The coverage of the first vaccination is currently 54% for girls born in 2003 and 42% for girls born in 2004, Figure 2.

Using the new calculation method, the share who has concluded vaccination is 54% for birth cohort 2002 and 29% for birth cohort 2003. Currently 15% coverage is recorded for the 2004 cohort. At present, though, the cohort cannot be considered to have concluded vaccination, Figure 2.


A positive trend has been observed in the vaccination activity during the past three months. Thus, in March, April and May, approx. 4,200 vaccines have been administered a month, compared with 2,200 monthly vaccines in the corresponding months of 2016. Thus, the vaccination coverage for HPV1 for birth cohorts 2003 and 2004 has increased, corresponding to approx. 3-4 percentage points since the previous report, and an increasing share of the girls conclude their vaccination.

In the latest report published on the SSI’s website (from 3 May 2017), the corresponding shares were 38% and 18% (17% in a statement from 28 April). Thus an increase of 16 and 11 percentage points has been observed for the 2002 and 2003 birth cohorts, respectively. This increase is owed to a combination of increased interest in the vaccination programme and to the introduction of the changed calculation method.

A relatively high share of girls from birth cohort 2002-3 has received two doses of Gardasil®, but not within the recommended interval. According to international guidelines, e.g. from US Centers for Disease Control, a deviation of up to four days from the minimum interval for which the vaccine was approved is acceptable, and this has therefore been added to the revised calculation model.

The share of girls who concluded vaccination increased in birth cohorts 2002-2004, but remains substantially below the nearly 80% that was achieved for the birth cohorts 1997-2000. Despite the increase, many girls from these birth cohorts have received two doses, but nevertheless fail to meet the requirements for a two-dose programme. If the girls are not vaccinated at the correct intervals, they will receive a reminder letter from Statens Serum Institut when they turn 14 years old.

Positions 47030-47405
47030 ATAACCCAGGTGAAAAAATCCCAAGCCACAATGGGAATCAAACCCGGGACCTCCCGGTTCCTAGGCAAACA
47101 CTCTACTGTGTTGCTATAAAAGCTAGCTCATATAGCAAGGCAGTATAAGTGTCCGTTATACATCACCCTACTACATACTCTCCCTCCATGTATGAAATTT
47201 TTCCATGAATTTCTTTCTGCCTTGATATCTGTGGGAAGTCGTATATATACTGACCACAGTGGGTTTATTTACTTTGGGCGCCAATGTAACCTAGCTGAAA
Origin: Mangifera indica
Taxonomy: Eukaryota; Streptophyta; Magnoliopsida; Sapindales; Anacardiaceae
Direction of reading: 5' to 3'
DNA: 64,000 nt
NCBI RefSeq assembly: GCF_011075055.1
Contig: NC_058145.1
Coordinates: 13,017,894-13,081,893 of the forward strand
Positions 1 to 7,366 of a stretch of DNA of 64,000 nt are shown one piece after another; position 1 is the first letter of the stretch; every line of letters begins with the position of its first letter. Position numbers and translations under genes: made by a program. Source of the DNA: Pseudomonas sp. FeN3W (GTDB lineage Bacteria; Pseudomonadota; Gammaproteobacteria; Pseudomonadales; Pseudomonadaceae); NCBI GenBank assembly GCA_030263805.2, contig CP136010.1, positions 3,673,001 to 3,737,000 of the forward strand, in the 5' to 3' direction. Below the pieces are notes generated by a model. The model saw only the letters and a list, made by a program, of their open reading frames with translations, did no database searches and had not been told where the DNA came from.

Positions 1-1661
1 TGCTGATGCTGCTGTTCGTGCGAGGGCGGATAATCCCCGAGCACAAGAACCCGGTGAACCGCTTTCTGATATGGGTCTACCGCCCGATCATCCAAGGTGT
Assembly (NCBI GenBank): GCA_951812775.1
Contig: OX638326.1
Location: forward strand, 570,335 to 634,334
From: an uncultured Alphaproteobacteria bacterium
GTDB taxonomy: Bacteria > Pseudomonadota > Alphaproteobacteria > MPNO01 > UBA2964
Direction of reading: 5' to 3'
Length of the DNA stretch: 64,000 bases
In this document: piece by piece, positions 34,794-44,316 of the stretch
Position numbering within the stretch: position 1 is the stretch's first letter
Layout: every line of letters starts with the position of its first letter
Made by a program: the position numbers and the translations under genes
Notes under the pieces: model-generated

A flowchart was prepared, Figure 1,that may serve as an aid to ensure that these girls conclude their vaccination correctly. HPV vaccination is more effective before sexual debut and is targeted at 12-year-old girls. The offer covers girls and young women aged 12-17 years of age.

(P. Valentiner-Branth, Department for Infectious Disease Epidemiology and Prevention, Karsten Dalsgaard Bjerre, Data integration and Analysis, Infection Preparedness)

Tetanus mono vaccine will be discontinued

AJ Vaccines A/S has announced that it will not maintain the production of tetanus mono vaccine, which was previously produced by Statens Serum Institut (SSI). The current stock expires on 31 July 2017. No other tetanus mono vaccines are registered in Denmark, and it is therefore not possible to acquire a corresponding vaccine from another manufacturer.

This means that persons who have so far received basic vaccination with tetanus mono vaccine will from now on need to receive basic vaccination (and booster vaccination) with another tetanus-containing vaccine.

As previously, for children below 10 years of age, the primary vaccine DiTeKiPol/Act-Hib® will be used for primary vaccination and the booster vaccine DiTeKiPol Booster® for booster vaccination.

For children aged 10-17 years, DiTeKiPol Booster® can be used for both primary and booster vaccination, EPI-NEWS 5a/15.

For adults aged 18 years and above, either the diTeBooster®, the diTekiBooster® or the DiTeKiPol Booster® my be used for primary vaccination as well as booster vaccination, depending on whether there is a need to protect against diseases other than tetanus (and diphtheria).

Henceforth, in connection with wound injury, an alternative combination vaccine may also be used. The previously prepared age-group-based flowcharts for decision support, EPI-NEWS 5b/15, have been updated (in Danish). The main change is that the diTe vaccine has replaced the tetanus mono vaccine. The SSI has just entered into an agreement with AJ Vaccines A/S to continue providing the diTeBooster® for the next 4 years.

Healthcare workers can put any further questions they may have to the advisory phone line at Department of Infectious Disease Epidemiology and Prevention (+45 32683037) or via 

(P.H. Andersen on behalf of the Consultancy Team, Department of Infectious Disease Epidemiology and Prevention)

Link to previous issues of EPI-NEWS

21 June 2017